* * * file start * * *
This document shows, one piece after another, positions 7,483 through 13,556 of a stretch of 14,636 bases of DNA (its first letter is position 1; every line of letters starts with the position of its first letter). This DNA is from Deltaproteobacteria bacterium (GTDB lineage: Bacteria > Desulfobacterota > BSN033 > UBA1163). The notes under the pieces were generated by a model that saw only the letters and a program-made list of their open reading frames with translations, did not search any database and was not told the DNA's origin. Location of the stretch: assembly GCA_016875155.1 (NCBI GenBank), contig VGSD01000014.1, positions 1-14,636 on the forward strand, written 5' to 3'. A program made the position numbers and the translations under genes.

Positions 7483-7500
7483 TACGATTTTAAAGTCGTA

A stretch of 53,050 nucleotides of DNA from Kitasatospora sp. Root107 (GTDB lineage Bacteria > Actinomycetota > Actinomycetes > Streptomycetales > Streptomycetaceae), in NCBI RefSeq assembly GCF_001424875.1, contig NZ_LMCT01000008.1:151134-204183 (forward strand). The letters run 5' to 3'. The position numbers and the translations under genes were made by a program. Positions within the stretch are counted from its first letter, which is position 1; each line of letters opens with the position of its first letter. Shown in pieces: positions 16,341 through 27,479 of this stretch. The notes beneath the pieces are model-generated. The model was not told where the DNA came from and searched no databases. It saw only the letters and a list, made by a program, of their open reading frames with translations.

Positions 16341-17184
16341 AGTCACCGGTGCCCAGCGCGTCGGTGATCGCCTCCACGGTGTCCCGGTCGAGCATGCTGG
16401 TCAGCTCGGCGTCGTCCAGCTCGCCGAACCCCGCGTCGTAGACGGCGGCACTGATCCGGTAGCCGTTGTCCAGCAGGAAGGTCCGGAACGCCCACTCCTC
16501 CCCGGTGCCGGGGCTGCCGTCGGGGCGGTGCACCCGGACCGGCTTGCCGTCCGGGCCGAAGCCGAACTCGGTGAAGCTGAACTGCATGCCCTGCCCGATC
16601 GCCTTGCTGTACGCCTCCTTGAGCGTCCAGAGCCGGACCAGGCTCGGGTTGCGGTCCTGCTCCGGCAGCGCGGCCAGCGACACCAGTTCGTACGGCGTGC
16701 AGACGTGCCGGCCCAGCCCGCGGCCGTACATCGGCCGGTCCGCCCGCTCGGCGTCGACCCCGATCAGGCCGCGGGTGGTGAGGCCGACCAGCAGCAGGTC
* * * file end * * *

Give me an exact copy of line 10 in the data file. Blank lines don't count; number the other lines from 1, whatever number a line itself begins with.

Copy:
16701 AGACGTGCCGGCCCAGCCCGCGGCCGTACATCGGCCGGTCCGCCCGCTCGGCGTCGACCCCGATCAGGCCGCGGGTGGTGAGGCCGACCAGCAGCAGGTC